The threshold question under the Fourth Amendment is whether a government search or seizure has occurred. A person’s property is “seized” when the government meaningfully interferes with a person’s possessory interest in their property. United States v. Jacobsen (1984). This occurs when the government takes a suspect’s property away; when the government forces a person out of their home; or when the government takes a package or letter out of the course of delivery. Similarly, a person is “seized” under the Fourth Amendment when the government terminates or restrains his freedom of movement through means intentionally applied. Brendlin v. California (2007). This happens when a government official places a suspect under arrest or temporarily detains a person in circumstances where a reasonable person would not feel free to terminate the encounter and leave.

The question of when government conduct is a Fourth Amendment “search” has received a enormous amount of judicial attention. The doctrine recognizes two tests. First, government conduct is a search if it is a trespass onto a person, his house, his papers, or his effects with the intent to obtain information. United States v. Jones (2012). Second, under the test first announced in a concurring opinion in Katz v. United States (1967), government conduct is a search if it violates a subjective expectation of privacy, and society is prepared to recognize that expectation as objectively reasonable. For the most part, government conduct usually ends up being labeled a search if it is an invasion into a private space such as a home, a car, a package, a letter, or a person’s pockets. On the other hand, government conduct is not labeled a search if it involves surveillance in public.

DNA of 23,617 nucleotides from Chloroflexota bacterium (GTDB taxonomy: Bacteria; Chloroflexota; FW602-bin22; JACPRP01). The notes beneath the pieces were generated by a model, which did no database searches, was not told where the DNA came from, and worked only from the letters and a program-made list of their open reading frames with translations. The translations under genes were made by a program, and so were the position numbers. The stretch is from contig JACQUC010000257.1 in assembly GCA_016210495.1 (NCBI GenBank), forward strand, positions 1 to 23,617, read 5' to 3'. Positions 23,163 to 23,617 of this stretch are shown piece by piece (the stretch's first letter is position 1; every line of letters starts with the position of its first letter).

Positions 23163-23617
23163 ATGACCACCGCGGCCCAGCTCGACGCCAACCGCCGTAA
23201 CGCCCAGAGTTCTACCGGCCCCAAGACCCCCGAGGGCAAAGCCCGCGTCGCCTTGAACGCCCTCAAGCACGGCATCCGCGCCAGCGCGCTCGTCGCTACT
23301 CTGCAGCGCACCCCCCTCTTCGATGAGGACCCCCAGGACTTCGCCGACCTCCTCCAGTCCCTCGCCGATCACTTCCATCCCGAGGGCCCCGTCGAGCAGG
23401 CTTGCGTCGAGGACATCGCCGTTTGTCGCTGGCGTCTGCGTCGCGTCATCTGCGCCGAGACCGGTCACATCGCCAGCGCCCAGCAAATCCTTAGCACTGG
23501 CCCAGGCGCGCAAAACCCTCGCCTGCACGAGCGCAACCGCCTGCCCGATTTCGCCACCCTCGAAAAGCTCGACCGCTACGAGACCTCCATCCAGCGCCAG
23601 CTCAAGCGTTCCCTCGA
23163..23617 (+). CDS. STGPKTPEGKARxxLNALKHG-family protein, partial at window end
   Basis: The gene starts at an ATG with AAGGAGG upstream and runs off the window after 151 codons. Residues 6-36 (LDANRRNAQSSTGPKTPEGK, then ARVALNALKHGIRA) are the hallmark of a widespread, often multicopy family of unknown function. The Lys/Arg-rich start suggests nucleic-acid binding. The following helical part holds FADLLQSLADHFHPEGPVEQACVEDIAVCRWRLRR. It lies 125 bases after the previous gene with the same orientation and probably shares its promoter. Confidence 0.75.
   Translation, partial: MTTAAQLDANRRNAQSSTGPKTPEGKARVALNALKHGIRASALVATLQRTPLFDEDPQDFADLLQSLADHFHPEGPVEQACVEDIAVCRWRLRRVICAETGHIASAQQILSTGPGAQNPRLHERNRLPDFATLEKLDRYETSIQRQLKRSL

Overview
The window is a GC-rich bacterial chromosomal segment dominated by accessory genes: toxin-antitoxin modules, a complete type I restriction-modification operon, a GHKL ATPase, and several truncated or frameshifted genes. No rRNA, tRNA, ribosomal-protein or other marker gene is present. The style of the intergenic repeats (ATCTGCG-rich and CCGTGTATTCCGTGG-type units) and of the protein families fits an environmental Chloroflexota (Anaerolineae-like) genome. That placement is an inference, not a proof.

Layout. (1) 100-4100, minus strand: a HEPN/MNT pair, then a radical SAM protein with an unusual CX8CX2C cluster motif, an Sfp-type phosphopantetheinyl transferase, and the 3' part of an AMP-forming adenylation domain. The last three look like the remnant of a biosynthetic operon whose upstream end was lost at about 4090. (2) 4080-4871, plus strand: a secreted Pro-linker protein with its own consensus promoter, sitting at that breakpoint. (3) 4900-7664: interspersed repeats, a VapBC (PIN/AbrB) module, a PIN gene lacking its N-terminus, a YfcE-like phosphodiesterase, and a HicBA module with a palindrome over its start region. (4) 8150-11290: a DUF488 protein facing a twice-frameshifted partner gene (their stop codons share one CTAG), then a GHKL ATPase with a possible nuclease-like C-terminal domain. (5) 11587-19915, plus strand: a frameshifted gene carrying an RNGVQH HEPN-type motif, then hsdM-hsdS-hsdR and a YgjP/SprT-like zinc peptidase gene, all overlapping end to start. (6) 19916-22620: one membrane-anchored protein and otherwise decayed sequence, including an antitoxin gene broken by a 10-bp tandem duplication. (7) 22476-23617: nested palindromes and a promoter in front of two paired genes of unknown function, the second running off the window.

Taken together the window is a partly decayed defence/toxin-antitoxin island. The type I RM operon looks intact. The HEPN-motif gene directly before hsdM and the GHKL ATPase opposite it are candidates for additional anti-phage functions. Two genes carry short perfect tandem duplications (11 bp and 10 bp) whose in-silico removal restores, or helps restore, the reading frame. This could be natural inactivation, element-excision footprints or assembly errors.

Once courts recognize a search or seizure, the next question is whether the search or seizure is constitutionally “reasonable” or “unreasonable.” Likewise, a person can be searched without a warrant incident to his arrest, but absent exigent circumstances a warrant is required to search the digital contents of an arrestee’s cell phone. United States v. Robinson (1973); Riley v. California (2014). In the case of persons, brief seizures are reasonable with specific and articulable facts, while arrests are reasonable based on probable cause to believe a crime has been committed and that person has committed it. United States v. Watson (1976); Terry v. Ohio (1968). After a person has been arrested, he can be searched fully without a warrant incident to arrest. United States v. Robinson (1973).